LoL: Disappointing LEC Numbers Are A Worrying Sign For Western LoL Esports Scene

The LEC year-in-review is shocking! After the League of Legends EMEA Championship received a new format to cut down the number of pointless games, the LEC officials were hopeful to see more traction. However, the LEC made a huge step back instead.

LEC Grand Finals 2023 by Kirill Bashkirov
LoL esports: The LEC Season Finals did not receive the expected attention. | © Riot Games

Usually, the end of a split generates a lot of hype and a huge peak in viewership numbers for any League of Legends region. This has also held true for the League of Legends EMEA Championship in previous years, with the grand finals more often than not surpassing the 300,000 viewer threshold on Twitch alone.

Partially thanks to the COVID-19 pandemic, the LEC managed to break its very own viewership records in the 2020 season. The grand finals of the summer playoffs between Fnatic and G2 Esports saw a peak of 388,794 viewers. Amazingly enough, the upper bracket final between those two teams a week earlier was only about 10,000 viewers short of this massive milestone!

After the restrictions due to the COVID-19 pandemic were finally lifted, the viewership numbers for the LEC slightly dropped. The return to life-as-usual did not stop viewers around the world from tuning in to the 2022 playoff finals though, as both spring and summer finals saw a peak of over 339,000 viewers. In 2023, however, the LEC greatly struggled to replicate these numbers.

LEC Season Finals 2023: Disappointing Peak Might Precede Difficult Future For The LEC

LEC Grand Finals Crowdshot by Michal Konkol
The Arena du Sud in Montpellier was full of enthusiastic fans, but the audience from home was not as motivated to tune in. | © Riot Games/Michal Konkol

The peak of the 2023 LEC season was only at 211,881 viewers – and shockingly, that was at the grand finale of the Winter Playoffs between G2 Esports and the MAD Lions. The Season Finals, on the other hand, followed in the footsteps of an abysmal summer that did not even surpass 125,000 viewers at any point in the split. While the grand finals between G2 and Fnatic did set a season finals record at 196,944 viewers, it remained far below expectations.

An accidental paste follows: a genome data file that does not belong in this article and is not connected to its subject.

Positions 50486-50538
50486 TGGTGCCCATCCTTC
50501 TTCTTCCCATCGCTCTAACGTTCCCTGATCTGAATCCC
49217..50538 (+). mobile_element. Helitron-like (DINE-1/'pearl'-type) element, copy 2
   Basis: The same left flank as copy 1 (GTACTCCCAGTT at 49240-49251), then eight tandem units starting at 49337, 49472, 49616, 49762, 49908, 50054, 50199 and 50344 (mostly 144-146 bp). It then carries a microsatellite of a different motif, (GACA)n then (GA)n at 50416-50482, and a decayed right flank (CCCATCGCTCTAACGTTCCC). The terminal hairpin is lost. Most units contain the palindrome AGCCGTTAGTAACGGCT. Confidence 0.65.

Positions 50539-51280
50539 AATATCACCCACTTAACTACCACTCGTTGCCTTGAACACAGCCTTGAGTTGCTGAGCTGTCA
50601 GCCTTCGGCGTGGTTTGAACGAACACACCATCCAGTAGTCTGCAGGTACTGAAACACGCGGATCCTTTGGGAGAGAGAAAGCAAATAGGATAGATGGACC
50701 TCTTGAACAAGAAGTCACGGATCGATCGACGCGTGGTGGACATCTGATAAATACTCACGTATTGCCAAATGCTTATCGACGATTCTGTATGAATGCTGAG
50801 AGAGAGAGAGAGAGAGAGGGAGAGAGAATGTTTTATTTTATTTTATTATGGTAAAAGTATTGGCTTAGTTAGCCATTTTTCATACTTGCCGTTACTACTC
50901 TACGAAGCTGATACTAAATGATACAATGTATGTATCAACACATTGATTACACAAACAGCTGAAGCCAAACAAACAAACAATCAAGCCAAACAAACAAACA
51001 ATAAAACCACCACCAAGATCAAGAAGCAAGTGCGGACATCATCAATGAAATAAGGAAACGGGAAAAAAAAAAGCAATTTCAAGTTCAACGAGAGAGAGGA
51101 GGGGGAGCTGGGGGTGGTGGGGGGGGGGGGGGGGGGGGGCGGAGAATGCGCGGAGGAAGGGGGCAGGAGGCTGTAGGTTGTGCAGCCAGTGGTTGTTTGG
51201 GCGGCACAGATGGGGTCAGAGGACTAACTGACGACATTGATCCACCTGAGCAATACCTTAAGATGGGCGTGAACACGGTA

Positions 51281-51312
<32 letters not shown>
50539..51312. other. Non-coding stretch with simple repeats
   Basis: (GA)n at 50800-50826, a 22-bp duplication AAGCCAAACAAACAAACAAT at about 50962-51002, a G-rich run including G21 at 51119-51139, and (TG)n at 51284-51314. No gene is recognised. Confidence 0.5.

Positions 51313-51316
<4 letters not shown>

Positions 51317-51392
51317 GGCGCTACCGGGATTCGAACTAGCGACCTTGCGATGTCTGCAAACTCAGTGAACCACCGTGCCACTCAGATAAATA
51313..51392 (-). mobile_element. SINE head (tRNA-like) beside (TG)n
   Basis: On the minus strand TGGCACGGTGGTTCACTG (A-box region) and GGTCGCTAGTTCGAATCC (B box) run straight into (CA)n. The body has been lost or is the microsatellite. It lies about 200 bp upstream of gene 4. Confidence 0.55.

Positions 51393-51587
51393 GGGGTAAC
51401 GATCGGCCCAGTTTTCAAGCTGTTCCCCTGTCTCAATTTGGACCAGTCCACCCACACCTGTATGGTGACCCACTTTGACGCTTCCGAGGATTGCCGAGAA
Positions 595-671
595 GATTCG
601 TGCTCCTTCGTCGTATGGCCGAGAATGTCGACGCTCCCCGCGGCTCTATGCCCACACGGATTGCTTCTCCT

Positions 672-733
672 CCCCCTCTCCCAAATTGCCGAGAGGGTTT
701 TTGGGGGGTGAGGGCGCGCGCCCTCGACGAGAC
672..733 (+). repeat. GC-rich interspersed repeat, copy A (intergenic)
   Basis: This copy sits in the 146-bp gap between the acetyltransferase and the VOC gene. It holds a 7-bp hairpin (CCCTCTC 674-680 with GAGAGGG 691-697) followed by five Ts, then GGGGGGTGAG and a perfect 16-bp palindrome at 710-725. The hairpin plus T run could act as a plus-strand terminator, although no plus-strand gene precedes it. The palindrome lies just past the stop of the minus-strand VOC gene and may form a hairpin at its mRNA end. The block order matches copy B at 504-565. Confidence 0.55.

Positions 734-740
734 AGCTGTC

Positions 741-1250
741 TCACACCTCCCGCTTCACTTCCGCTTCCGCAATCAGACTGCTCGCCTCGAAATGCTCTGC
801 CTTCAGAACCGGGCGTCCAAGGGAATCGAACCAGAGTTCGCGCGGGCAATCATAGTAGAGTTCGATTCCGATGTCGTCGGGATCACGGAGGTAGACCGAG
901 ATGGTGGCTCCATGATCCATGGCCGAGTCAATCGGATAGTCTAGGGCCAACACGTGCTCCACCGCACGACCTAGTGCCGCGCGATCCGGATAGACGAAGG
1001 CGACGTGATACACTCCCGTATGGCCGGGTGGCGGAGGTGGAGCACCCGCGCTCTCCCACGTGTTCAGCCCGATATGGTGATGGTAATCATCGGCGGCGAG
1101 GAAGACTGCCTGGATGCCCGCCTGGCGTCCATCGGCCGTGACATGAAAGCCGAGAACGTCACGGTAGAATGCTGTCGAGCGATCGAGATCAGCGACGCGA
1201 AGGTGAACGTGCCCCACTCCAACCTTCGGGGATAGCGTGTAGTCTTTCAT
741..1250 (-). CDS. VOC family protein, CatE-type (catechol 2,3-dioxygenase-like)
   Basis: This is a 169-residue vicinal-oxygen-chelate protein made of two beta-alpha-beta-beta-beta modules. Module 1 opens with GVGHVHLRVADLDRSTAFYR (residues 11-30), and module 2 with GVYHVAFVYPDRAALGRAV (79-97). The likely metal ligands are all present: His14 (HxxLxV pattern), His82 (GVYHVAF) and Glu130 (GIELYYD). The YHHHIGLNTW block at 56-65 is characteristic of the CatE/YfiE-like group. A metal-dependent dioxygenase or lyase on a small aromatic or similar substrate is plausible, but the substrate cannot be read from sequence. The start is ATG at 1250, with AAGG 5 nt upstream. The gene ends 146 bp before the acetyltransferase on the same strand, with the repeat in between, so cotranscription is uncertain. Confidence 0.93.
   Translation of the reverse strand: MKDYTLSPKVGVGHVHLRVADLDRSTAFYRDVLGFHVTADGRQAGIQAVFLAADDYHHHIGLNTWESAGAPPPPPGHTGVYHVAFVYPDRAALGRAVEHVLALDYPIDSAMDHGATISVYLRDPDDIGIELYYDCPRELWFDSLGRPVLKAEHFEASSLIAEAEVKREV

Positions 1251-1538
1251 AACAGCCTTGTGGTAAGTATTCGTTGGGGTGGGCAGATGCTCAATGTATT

There are many possible explanations for this blatant fall. The LEC introduced a new format ahead of the 2023 season, with the winter split joining spring and summer to make three splits per season. After the summer split concludes, the six best teams in championship points qualify for the season finals, which are played almost identically to the 2022 playoffs system.

This change also means the LEC featured four finals instead of two and overthrew the previous qualification systems for the Mid-Season Invitational and the World Championship. This let to some confusion for many fans, and the summer playoffs suffered the most with a spectacular drop in viewership numbers.

Additionally, the LEC also changed broadcast days. Instead of playing on Friday and Saturday (and Sunday in super weeks), all matches until the playoffs would now be played on Saturday, Sunday and Monday, with the latter turning out especially tedious as a workday.

League of Legends In 2023: Is There A General Lack Of Hype In The Western World?

The change of calendar also came to the LCS, where the viewership numbers dropped even more drastically. The viewership peak in North America was at a mere 130,120 in the spring finals. They have changed broadcast days to Thursday and Friday ahead of the 2023 season, with Wednesday coming in as the third day for super weeks.

The lack of hype was not only felt in the esports scene: a lack of a cinematic ahead of the 2023 ranked season left many League of Legends players asking for more. While the opening ceremony in Montpellier was amazing to watch, it also failed to bring something new to the table. The theme song was once again Awaken, which first featured as the season opener for the 2019 season. That was almost five years ago!

League of Legends in its entirety seems to be lacking a sense of innovation, which is felt most strongly in the western regions. With the 2022 season seeing the Worlds finals viewership record broken at a staggering 988,374 concurrent Twitch viewers, it is clear that the attention for the esports scene was the strongest it ever was.

However, a painful 2023 season gives reasons to doubt this peak will be replicated. Riot Games will have to deliver an epic 2023 Worlds anthem and a proper show alongside the new tournament format.

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